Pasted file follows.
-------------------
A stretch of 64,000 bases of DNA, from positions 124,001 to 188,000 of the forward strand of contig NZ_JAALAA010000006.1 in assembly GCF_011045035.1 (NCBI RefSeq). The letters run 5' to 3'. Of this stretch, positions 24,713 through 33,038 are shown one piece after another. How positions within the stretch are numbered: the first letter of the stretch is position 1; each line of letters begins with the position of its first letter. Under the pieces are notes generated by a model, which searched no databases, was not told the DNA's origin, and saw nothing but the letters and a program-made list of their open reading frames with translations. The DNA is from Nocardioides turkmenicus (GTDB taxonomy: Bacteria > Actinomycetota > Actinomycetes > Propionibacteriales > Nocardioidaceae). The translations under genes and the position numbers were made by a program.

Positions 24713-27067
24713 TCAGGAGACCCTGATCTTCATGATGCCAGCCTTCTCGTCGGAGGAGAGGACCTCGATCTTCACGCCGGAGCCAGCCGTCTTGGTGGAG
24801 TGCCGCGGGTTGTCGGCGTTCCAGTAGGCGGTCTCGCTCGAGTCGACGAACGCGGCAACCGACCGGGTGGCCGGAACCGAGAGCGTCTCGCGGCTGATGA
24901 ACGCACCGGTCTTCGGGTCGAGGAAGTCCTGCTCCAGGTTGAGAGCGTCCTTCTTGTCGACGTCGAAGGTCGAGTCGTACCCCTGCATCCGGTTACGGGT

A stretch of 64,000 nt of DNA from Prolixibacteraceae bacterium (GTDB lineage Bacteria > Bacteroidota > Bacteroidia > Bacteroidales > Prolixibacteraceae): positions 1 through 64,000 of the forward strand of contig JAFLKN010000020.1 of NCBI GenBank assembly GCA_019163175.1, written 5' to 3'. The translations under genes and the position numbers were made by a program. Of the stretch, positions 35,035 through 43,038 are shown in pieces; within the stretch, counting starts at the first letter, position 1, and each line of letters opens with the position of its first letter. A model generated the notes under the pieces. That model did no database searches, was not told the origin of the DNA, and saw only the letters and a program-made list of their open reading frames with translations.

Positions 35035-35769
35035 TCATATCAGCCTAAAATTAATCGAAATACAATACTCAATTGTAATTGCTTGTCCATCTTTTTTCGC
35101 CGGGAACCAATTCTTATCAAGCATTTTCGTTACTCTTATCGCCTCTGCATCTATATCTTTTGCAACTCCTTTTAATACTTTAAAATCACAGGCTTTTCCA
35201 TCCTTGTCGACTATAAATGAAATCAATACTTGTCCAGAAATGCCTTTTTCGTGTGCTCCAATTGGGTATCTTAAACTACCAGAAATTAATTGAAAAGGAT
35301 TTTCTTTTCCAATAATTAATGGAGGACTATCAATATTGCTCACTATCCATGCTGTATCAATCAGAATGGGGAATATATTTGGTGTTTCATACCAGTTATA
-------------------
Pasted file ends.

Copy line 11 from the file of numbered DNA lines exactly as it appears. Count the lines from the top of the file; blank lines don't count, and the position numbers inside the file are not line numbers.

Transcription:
35301 TTTCTTTTCCAATAATTAATGGAGGACTATCAATATTGCTCACTATCCATGCTGTATCAATCAGAATGGGGAATATATTTGGTGTTTCATACCAGTTATA